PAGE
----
So “civility” seems to permeate discourses of Taiwanese international diplomacy and domestic affairs, and to influence Hong Kong as well.
This Fulbright conference surprised me for showing that civility, as I’d been thinking about it in Hong Kong, wasn’t just limited to these grander narratives. Civility turned out to be something people also used to sell Taiwan and its people. A scholar who researched marketing and the Taiwanese tourism industry claimed, in charts and numbers, that surveys of visitors to Taiwan consistently rated the politeness of the Taiwanese people as one of the country’s most attractive features. Civility and good behavior were a commodity.
Other speakers and politicians made remarks echoing this notion. Though perhaps they had more serious things to say about US-Taiwan relations, they noted again and again, as jokes or asides, how nice Taiwanese people were. Go shopping more, they told us jokingly, support our economy; and be friends with us nice Taiwanese folks. Some talked very seriously about how the United States’ military presence in the Pacific was the key factor in maintaining peace and stability in the region, considering China’s growing power and its desire to see Taiwan reunified with the Mainland; others jokingly thanked us all (“my American academic friends”) for coming to shield them from any bombs that China might have wanted to send over.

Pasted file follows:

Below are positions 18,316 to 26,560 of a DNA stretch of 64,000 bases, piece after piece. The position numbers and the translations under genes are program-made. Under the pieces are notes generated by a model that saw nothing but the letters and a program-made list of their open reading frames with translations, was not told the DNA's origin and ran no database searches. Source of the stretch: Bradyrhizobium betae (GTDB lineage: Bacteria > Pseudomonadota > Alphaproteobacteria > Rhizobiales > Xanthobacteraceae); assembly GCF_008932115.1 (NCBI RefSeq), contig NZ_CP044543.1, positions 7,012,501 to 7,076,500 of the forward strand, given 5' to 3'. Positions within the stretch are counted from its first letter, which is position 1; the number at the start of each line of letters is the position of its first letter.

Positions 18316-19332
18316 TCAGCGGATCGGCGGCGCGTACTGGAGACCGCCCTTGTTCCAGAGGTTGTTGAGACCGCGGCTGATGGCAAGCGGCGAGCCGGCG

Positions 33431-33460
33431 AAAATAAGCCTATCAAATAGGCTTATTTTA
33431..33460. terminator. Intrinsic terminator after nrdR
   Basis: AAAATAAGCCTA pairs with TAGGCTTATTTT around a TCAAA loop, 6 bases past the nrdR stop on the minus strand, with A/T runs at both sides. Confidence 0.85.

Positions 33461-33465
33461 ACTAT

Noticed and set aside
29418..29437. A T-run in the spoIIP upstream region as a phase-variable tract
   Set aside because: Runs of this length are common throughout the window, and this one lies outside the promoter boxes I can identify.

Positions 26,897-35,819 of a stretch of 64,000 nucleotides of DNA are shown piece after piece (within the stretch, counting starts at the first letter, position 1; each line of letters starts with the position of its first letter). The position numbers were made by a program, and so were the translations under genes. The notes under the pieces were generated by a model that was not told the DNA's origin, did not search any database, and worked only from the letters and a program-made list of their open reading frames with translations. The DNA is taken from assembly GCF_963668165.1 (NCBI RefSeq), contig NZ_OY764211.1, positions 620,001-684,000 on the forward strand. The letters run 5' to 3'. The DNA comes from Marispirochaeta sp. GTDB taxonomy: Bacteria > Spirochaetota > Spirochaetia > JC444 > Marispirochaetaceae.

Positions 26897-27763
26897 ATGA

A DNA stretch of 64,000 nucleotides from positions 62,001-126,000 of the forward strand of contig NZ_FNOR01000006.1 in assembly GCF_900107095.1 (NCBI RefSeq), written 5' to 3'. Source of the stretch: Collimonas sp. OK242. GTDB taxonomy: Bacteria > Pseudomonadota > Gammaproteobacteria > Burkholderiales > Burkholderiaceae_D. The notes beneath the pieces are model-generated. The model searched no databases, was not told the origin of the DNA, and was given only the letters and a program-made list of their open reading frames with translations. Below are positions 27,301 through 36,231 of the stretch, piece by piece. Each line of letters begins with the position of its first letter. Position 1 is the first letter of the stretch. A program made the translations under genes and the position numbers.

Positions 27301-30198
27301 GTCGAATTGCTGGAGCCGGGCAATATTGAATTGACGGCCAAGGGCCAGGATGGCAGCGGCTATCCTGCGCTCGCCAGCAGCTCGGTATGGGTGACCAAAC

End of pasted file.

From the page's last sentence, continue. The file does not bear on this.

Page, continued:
Our discussions emphasized Taiwan’s reliance on the United States to prevent its further “marginalization” – and to court us and the rest of the world, Taiwan put its best face forward. Democracy, nonviolence, civility. Be friends with us; we’re so kind. We understand the demands of global humanitarianism; we were educated at Harvard Law and speak your language – and in return, we will work with you politically and economically to counterbalance the PRC.
One of the other Fulbrighters really pulled these ideas together when he asked whether or not there was really an international “market for Taiwanese independence.” A market. Civility, in a way, seems like a way to open up such a market.
¹ Ian Taylor, China and Africa: Engagement and Compromise (2006), 40.